Compute Performance

For our look at compute performance this is going to be a brief look. Our OpenGL AES and DirectCompute Fluid Simulation benchmarks simply don’t scale with multiple GPUs, so we’ll skip though (though the data is still available in Bench).

Our first compute benchmark comes from Civilization V, which uses DirectCompute to decompress textures on the fly. Civ V includes a sub-benchmark that exclusively tests the speed of their texture decompression algorithm by repeatedly decompressing the textures required for one of the game’s leader scenes. Note that this is a DX11 DirectCompute benchmark.

Given the nature of the benchmark, it’s not surprising that we see a performance regression here with some setups. The nature of this benchmark is that it doesn’t split across multiple GPUs well, though that doesn’t stop AMD and NVIDIA from tying. This doesn’t impact real game performance as we’ve seen, but it’s a good reminder of the potential pitfalls of multi-GPU configurations. Though AMD does deserve some credit here for gaining on their single GPU performance, pushing their lead even higher.

Our other compute benchmark is SmallLuxGPU, the GPU ray tracing branch of the open source LuxRender renderer. We’re now using a development build from the version 2.0 branch, and we’ve moved on to a more complex scene that hopefully will provide a greater challenge to our GPUs.

Unlike the Civ V compute benchmark, SLG scales very well with multiple GPUs, nearly doubling in performance. Unfortunately for NVIDIA GK104 shows its colors here as a compute-weak GPU, and even with two of them we’re nowhere close to one 7970, let alone the monster that is two. If you’re looking at doing serious GPGPU compute work, you should be looking at Fermi, Tahiti, or the future Big Kepler.

Civilization V Power, Temperature, & Noise
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  • Makaveli - Thursday, May 03, 2012 - link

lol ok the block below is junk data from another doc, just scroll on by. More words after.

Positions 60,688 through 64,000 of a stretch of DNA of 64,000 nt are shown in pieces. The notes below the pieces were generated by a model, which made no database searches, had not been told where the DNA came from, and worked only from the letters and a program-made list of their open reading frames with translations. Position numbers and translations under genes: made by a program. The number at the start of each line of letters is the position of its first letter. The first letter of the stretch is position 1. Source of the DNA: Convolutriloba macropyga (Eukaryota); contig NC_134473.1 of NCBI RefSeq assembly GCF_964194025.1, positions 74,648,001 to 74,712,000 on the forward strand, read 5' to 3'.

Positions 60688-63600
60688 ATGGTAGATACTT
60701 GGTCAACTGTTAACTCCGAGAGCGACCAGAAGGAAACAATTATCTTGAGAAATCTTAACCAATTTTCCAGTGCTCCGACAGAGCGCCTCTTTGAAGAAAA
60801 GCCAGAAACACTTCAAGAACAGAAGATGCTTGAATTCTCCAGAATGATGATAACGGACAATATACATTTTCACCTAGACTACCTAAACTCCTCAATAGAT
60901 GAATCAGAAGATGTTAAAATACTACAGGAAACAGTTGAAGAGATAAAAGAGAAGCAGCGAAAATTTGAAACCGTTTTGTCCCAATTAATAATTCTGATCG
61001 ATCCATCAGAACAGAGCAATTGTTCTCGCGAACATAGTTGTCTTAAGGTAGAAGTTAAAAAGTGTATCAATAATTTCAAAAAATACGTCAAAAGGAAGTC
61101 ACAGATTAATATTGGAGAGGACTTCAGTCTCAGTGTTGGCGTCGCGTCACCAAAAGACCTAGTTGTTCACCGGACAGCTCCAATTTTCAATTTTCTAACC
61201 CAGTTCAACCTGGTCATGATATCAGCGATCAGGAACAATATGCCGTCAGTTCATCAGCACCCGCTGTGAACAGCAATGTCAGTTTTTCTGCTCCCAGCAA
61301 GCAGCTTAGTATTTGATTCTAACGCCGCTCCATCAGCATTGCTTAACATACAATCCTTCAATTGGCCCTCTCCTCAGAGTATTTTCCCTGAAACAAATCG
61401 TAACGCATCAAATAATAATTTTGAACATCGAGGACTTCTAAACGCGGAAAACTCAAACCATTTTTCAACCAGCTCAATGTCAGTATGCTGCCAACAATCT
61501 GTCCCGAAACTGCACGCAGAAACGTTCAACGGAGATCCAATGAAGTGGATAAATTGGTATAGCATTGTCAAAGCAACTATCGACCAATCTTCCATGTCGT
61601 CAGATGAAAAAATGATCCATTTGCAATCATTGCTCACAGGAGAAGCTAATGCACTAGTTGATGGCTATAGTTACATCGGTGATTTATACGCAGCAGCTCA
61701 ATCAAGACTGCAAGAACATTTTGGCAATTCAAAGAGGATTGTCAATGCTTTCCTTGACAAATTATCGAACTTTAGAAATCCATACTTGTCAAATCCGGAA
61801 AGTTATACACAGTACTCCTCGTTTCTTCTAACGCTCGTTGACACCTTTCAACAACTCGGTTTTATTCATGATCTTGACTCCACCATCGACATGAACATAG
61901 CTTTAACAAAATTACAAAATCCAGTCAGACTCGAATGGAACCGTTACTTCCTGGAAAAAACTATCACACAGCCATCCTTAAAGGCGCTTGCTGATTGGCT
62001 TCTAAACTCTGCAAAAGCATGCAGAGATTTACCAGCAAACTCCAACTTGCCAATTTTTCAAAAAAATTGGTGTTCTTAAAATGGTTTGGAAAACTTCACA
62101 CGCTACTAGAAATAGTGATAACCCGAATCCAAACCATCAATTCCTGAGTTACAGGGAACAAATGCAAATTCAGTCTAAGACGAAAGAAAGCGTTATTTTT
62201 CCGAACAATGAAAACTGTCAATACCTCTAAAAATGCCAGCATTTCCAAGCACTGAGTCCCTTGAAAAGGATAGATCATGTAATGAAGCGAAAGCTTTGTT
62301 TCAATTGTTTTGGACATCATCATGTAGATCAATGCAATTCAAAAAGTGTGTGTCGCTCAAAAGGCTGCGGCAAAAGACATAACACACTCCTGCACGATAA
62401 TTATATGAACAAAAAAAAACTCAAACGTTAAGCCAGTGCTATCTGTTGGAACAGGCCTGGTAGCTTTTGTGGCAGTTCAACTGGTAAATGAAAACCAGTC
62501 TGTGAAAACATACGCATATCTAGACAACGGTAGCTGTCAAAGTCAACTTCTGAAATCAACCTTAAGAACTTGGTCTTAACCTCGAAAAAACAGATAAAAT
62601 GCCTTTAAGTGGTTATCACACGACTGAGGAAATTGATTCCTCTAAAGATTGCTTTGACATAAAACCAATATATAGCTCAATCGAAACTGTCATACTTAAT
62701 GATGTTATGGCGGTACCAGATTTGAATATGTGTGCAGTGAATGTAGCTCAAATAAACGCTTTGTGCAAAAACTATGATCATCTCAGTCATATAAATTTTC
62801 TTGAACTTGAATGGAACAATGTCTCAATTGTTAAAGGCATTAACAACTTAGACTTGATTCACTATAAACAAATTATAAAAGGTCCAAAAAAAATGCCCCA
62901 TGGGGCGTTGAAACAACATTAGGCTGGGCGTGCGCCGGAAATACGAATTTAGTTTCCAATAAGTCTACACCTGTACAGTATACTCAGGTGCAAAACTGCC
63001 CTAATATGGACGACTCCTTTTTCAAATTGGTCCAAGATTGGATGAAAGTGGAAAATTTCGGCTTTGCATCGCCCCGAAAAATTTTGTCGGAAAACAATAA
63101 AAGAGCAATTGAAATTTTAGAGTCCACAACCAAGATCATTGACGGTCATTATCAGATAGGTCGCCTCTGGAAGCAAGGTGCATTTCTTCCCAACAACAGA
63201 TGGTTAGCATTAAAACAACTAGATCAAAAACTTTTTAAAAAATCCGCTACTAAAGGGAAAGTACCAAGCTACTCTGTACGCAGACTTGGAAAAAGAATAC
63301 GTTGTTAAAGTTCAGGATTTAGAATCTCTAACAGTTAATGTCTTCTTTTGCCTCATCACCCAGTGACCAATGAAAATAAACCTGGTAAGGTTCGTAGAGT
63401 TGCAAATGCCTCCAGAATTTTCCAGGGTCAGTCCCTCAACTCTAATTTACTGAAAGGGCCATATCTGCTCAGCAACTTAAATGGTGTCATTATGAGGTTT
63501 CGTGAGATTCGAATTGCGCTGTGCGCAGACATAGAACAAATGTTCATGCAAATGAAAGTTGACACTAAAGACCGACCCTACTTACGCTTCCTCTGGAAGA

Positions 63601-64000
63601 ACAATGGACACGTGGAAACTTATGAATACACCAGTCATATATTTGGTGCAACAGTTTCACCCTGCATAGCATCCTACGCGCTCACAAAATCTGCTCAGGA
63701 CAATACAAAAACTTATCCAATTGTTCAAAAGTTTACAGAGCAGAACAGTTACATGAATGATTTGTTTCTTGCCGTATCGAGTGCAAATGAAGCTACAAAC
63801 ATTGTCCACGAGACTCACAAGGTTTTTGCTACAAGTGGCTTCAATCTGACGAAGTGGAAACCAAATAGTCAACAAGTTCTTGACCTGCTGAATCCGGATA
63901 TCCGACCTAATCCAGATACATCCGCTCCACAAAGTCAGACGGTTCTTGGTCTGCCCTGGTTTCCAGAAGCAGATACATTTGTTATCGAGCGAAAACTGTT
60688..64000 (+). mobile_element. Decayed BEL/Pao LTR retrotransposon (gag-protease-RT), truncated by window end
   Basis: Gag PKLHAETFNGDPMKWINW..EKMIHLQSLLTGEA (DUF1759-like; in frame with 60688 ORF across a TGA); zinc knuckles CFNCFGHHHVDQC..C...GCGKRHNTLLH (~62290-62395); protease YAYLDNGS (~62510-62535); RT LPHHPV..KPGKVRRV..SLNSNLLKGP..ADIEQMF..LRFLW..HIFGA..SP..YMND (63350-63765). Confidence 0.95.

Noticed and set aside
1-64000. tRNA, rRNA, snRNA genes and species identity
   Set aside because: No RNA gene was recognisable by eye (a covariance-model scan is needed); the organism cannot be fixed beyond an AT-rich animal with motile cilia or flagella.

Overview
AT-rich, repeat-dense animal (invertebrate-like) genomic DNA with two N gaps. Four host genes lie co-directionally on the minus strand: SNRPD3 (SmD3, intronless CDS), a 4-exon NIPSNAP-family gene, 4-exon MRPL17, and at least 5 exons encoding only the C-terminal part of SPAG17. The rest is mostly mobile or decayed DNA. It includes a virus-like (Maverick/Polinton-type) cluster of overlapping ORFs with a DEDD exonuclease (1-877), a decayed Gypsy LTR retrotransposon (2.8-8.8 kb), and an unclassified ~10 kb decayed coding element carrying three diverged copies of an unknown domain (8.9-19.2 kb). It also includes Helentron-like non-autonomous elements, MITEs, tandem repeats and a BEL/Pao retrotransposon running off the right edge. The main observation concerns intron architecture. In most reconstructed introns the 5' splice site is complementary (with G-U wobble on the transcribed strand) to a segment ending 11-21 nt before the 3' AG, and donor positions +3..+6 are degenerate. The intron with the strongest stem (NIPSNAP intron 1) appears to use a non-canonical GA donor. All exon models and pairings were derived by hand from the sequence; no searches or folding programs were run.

Some of us don't buy 16:9 monitors or TN panels!

    I want results at 1920x1200 and other 16:10 resolution you can shut up with your amd bias which you have no proof of other than your flawed logic.

    Reply
  • CeriseCogburn - Thursday, May 03, 2012 - link

    Then you don't buy much. 1920x1200 is a very rare monitor. Reply
  • Parhel - Thursday, May 03, 2012 - link

    1920x1200 was very common for several years. Until a few years ago, they were much more common than 1920x1080. I even have an old laptop that's 1920x1200. Looking at what's available to buy new, today, doesn't tell the whole story. Because people don't replace their monitors every day.

    Anandtech has always recommended spending up and getting a quality monitor. You see it in nearly every review. So, I think the readers here are more likely than the average guy on the street to own less common screens. I've had the same 2560x1600 monitor through 3 computers now, and I spent more on it than I've ever spent on any computer.
    Reply
  • CeriseCogburn - Saturday, May 05, 2012 - link

    Yes, you're all super premium monitor buyers, and moments ago you were hollering the videocards are way too expensive and you cannot possibly afford them unless you are an idiot with too much money.
    I love this place, the people are so wonderfully honest.
    Reply
  • Makaveli - Thursday, May 03, 2012 - link

    1920x1200 is only rare now. i've gone thru enough monitor to know what I like and cheap 16:9 TN panels are not if its that good enough for you then enjoy.